by Drew Baumgartner
This article contains SPOILERS. If you haven’t read the issue yet, proceed at your own risk!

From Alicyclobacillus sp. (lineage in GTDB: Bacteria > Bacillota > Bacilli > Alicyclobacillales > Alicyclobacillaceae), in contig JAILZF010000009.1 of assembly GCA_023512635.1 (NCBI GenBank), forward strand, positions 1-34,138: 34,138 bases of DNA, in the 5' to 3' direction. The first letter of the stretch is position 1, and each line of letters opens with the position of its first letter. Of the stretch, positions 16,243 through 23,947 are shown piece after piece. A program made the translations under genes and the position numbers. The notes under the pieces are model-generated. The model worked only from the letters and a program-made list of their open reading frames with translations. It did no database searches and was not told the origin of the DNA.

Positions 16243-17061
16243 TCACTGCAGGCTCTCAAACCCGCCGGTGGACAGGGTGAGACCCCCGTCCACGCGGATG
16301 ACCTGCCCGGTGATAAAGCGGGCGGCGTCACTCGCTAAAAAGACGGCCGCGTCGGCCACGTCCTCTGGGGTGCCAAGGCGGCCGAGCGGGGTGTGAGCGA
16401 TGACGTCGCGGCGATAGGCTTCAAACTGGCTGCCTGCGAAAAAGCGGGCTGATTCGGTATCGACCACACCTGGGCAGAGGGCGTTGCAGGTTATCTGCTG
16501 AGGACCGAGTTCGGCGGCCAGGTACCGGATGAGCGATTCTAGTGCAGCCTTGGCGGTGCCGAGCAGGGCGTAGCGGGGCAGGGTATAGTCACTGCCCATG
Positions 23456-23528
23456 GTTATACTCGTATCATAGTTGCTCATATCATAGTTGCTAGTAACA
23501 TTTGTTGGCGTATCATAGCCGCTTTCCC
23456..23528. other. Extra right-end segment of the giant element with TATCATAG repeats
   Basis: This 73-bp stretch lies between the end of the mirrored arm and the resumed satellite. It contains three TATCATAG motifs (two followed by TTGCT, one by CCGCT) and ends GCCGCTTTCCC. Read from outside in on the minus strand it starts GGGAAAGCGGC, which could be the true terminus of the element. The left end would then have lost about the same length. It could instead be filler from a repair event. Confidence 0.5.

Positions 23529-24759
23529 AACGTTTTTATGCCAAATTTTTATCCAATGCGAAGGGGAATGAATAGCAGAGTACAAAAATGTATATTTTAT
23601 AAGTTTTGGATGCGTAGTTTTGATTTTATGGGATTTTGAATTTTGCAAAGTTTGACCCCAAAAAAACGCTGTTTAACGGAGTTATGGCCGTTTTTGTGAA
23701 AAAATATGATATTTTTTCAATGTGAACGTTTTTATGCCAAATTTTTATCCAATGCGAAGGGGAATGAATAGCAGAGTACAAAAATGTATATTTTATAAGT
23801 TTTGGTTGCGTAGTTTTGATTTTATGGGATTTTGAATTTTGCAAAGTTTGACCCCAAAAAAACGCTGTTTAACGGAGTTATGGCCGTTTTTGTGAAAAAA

When talking about serialized narratives, we’ll often talk about how certain installments “put the pieces in place” — that is, it was saddled with setting up the next installment (often to its own detriment). But superhero comics represent a peculiar type of serialized narrative, one where “putting the pieces in place” often means putting things back where they belong. However far afield you may take Bruce Wayne, he’s always going to return to Gotham, return to his allies, return to fighting crime as Batman. These kinds of periodic resets are partially a vestige of a time when superhero stories were much more episodic than today but they also offer a straightforward way to keep the characters going into perpetuity. Often, that kind of reset is reserved for the very end of an arc, giving us just enough of the hero’s old status quo to restore some sense of normalcy. Occasionally, though, we’ll get a story like Green Lanterns 32, which takes time to remind us who our heroes are when they’re not busy dealing with a crisis. Continue reading